“Kentucky Lake is an awesome shallow water fishery if you know where to look. There’s great fishing there and plenty of water to fish,” said Jake Beihoffer, boat captain for the Soddy Daisy High School team.Soddy Daisy team member Logan Evans had a different perspective. “You can go deep and stack them up at Kentucky Lake,” said Evans.

#4 Dale Hollow – Completed in 1943 and located in the Tennessee counties of Clay, Pickett and Overton, Dale Hollow covers 27,700 acres of water in Tennessee and Kentucky. Dale Hollow’s biggest claim to fame is that it is still the record holder for the world’s largest smallmouth bass. On July 5, 1955, David Hayes caught an 11-pound, 15-ounce smallmouth that still stands as the world record, today. Anglers from all over the country travel to Dale Hollow, annually, to search for the next record.

“Dale Hollow has some of the most beautiful scenery you can see anywhere, and you’re likely to set the hook into a big smallmouth while you’re there, too,” said Jackson Holbert of the Riverside High School team and son of TWRA Commissioner Kurt Holbert.

Ryan Lehan of Chuckey Doak High School likes Dale Hollow because “it’s challenging, but there’s nothing more rewarding than a bag full of smallmouths.”

#3 Pickwick – We travel back to the Tennessee River for the third place lake of Pickwick. With water in Tennessee, Alabama and Mississippi, Pickwick draws anglers from all three states, as well as, from across the country. Pickwick holds tournaments from youth to the major professionals. There are 496 miles of shoreline holding 43,100 acres of water to fish. There are ample largemouth, smallmouth, and spotted bass to catch on any given day.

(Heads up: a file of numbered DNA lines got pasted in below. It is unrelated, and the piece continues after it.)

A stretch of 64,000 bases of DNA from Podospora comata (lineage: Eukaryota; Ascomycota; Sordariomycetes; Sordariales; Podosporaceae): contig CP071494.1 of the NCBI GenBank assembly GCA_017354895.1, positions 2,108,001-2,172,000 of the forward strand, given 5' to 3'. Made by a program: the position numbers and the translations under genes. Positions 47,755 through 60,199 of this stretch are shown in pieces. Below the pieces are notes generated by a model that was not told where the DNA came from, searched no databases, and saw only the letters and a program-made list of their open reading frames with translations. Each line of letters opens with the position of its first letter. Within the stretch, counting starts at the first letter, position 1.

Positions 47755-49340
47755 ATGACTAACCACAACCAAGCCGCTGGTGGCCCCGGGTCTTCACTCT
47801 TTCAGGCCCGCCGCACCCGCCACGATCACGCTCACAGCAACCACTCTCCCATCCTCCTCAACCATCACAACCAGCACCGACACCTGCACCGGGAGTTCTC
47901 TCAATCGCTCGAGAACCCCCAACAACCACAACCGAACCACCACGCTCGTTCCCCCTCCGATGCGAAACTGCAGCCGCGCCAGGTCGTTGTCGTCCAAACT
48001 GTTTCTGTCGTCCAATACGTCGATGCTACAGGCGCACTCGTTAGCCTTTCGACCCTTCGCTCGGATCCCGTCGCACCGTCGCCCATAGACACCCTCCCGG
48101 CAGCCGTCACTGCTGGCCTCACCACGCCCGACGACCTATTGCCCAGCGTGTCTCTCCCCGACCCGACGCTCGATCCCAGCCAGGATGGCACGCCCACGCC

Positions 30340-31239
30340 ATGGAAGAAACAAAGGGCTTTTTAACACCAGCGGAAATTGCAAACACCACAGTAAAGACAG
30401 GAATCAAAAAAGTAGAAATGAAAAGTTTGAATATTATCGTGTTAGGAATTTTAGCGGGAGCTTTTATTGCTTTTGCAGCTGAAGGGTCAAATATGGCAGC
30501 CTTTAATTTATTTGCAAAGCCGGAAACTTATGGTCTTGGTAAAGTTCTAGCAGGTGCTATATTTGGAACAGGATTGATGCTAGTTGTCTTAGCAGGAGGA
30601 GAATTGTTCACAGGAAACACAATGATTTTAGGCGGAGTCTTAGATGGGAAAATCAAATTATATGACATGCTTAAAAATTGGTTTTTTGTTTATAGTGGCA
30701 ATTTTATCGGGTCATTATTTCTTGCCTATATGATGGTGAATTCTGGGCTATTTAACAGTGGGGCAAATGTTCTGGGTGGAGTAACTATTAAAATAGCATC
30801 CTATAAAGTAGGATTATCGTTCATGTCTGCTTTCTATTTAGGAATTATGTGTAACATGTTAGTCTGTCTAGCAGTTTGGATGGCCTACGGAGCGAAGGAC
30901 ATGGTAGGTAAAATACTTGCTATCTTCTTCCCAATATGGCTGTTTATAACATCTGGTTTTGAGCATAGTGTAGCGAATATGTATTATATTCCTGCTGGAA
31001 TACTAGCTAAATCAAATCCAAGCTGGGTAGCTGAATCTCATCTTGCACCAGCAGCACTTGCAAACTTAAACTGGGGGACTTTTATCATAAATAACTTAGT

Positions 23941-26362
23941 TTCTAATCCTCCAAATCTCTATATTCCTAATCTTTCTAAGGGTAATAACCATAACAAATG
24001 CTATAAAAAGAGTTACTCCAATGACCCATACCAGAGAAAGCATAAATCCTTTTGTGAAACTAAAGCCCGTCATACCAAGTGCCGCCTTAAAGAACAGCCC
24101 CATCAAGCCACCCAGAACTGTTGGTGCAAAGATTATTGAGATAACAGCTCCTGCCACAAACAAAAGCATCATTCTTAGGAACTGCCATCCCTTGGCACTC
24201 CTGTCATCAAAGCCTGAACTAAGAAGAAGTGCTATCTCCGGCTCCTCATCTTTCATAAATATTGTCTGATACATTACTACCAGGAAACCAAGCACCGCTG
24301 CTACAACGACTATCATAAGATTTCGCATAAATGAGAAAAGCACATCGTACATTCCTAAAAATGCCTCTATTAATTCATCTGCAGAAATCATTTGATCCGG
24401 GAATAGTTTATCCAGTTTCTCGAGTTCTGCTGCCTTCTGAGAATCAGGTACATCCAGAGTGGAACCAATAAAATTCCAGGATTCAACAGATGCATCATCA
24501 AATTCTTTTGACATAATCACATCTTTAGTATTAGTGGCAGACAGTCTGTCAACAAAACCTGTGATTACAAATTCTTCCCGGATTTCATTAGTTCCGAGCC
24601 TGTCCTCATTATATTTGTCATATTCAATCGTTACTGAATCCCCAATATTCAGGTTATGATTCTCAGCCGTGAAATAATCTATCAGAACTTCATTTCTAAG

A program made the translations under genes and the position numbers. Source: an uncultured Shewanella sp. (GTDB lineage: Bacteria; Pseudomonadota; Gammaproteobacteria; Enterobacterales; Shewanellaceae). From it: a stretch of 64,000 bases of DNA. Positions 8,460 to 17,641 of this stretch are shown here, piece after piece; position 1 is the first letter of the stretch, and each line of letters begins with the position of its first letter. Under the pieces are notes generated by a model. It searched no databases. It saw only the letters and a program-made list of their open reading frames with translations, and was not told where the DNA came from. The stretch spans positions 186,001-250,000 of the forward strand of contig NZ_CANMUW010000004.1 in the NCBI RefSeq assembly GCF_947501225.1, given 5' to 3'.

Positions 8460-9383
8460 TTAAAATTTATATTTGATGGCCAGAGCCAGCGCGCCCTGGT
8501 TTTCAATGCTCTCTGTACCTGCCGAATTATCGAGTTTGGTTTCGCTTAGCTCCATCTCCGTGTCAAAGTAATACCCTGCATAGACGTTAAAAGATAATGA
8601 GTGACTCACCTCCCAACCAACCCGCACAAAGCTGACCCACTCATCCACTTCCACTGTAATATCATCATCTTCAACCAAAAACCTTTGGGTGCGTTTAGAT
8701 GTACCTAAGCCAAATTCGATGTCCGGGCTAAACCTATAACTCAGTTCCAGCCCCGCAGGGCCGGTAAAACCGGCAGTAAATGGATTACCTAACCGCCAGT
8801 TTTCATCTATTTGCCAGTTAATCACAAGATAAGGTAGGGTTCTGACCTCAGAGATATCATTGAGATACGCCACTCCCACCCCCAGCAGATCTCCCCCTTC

Nathan Reynolds of the Backwoods Bassin team in Davidson County says Pickwick is his favorite. “I love them all, but Pickwick really strikes me different than all the others. All in one day you can catch largemouth on a big flipping stick or run up and dropshot for big smallmouth. The biodiversity of the lake is what gets me,” said Reynolds.

Jackson Holbert is also fond of the lake. “There’s always a big bag of fish to be caught on Pickwick year-round. You’ve just got to beat some of the best fishermen in the country to them,” said Holbert.

#2 Douglas Lake – Located in Dandridge and part of the French Broad River, Douglas Lake also is a strong draw for bass anglers. There are 28,000 acres of water and with 513 miles of shoreline, there’s plenty of spots, cuts, and coves to fish. The Jefferson County Chamber of Commerce hosts tournaments on the lake weekend after weekend. The Tennessee BASS Nation High School state championship was held there in May 2019 and the directors weighed more fish and more limits of fish than any other state championship in the organization’s history.

Ethan Montgomery of Sullivan East High School likes Douglas because, “There’s a good number of big ones and you can use a variety of fishing styles there.”Ryan Lehan added, “It is one of the easiest lakes to catch a limit. It has a strong population of largemouth and smallmouth and sometimes they’re in the same place.”